In 2020 mobile phone carrying 20 and 30-somethings are creating video every day. Here’s the most interesting part: They don’t know anything about the video file itself. They don’t need to. They simply open an app point the camera at themselves, or something else, and tap the record button. They can choose to post it as is or add some fun production value to it by adding text, graphics or animated overlays on top before tapping that big red button to publish their creation for the world to see.
This is the current cultural state of video and its evolution has only just begun. Many scoffed at YouTube as a platform for learning because in its early days the content was low quality, and still in an experimental phase. Today, however, tutorials and other educational content are the most popular. Everyone with internet access has learned a skill or gained some knowledge directly because of YouTube. In 2018 YouTube reported the top 10 most popular types of content with How-to Videos landing at #2 and “educational” videos at #9.
But a quick glance at the other eight categories tells a much broader story. It’s ALL about learning something new.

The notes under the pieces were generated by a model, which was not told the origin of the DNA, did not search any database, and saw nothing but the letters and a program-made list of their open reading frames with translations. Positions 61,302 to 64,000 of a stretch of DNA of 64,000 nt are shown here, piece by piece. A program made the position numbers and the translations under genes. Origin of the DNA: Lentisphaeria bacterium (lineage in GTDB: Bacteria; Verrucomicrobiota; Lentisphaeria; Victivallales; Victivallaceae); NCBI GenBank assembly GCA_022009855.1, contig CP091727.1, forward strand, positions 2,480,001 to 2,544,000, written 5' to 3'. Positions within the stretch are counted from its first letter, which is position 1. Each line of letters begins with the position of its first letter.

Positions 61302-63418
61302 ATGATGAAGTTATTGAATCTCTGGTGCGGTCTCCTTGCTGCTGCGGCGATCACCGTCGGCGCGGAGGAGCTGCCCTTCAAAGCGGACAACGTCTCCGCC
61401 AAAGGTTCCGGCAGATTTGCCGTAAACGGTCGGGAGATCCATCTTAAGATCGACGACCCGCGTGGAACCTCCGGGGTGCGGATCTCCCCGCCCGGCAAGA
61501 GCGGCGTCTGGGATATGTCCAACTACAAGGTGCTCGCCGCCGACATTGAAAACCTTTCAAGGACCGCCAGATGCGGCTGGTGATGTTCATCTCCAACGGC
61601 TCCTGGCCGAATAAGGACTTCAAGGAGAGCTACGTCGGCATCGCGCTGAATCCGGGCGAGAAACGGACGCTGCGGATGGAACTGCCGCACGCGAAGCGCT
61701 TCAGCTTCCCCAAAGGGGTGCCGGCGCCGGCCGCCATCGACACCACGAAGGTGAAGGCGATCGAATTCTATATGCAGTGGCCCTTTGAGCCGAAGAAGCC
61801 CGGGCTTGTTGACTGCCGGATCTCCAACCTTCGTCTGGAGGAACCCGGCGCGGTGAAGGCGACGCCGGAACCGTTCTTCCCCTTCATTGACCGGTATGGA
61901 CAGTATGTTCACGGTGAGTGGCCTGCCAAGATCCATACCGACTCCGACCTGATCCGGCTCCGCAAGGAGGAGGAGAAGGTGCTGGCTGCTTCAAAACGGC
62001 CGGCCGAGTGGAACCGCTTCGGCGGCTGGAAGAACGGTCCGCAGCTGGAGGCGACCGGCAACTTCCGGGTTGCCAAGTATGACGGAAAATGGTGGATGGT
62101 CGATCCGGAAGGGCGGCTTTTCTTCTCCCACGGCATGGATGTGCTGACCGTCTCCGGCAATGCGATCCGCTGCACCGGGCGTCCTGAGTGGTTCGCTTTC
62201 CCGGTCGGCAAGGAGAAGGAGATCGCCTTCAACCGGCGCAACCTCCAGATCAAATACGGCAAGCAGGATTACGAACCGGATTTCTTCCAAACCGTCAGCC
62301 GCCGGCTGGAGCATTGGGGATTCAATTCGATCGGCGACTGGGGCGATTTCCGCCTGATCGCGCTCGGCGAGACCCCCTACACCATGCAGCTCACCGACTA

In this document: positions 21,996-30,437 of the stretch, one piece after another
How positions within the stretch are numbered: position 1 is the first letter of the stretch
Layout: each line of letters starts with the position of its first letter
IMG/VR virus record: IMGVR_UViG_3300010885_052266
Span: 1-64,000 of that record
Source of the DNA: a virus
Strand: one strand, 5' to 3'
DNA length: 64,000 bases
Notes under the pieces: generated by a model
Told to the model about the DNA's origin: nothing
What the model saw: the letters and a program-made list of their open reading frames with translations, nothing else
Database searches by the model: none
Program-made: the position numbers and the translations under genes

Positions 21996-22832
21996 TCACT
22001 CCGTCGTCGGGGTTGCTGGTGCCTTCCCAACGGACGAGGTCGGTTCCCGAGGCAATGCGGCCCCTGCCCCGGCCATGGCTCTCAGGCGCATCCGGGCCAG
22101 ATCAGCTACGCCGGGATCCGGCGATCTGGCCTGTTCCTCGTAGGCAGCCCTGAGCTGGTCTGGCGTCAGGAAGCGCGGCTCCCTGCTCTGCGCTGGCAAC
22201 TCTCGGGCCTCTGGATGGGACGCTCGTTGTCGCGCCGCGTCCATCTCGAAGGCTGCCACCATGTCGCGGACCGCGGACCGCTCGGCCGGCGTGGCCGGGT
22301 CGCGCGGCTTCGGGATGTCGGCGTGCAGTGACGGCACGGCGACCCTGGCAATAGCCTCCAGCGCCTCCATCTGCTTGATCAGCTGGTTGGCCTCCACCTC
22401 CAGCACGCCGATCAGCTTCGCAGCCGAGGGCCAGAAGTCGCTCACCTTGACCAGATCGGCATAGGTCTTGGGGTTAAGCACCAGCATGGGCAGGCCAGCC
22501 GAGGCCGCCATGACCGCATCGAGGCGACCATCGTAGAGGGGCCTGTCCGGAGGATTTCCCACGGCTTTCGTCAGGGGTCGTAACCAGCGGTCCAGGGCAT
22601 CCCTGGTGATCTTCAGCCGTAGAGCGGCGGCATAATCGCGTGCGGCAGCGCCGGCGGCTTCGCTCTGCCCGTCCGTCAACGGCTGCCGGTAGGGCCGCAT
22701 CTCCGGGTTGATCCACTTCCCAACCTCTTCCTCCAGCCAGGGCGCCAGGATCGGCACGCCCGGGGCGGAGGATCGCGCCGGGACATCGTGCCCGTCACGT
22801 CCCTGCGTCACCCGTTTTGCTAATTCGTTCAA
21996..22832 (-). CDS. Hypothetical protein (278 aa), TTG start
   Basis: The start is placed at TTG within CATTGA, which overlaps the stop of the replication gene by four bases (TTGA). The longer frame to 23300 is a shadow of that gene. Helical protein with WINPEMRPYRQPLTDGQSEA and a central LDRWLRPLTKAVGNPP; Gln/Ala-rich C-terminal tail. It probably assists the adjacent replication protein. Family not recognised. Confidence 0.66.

If all video content is capable of being“learning content” to someone, then how do we define “Video-based learning”? We can’t simply say all video is video-based learning and call it a day. The answer lies in the intent of both the creator and the consumer. Is the viewer specifically needing to learn something? Did the creator specifically intend to teach something? I would argue that learning requires more intent on the side of the viewer. And with the viewer in control video-based learning is a big part of the industry transitioning from PUSH to PULL. That is what we might call an active learning participant.
Experienced Instructional Designers will remember getting started with asynchronous video. Synchronous, LIVE, video was still too expensive and typically only available to professional high budget productions. The production of asynchronous video content also fit into the classic instructional design process. In that classic model (still referred to today as the ADDIE model) we would learn about the audience and gather the content in the analysis phase.Then design, develop, implement and evaluate the creation of a course. And that course might include more than just the video file. Only in special cases did we include video files as an appropriate medium for delivering the instruction as part of the course.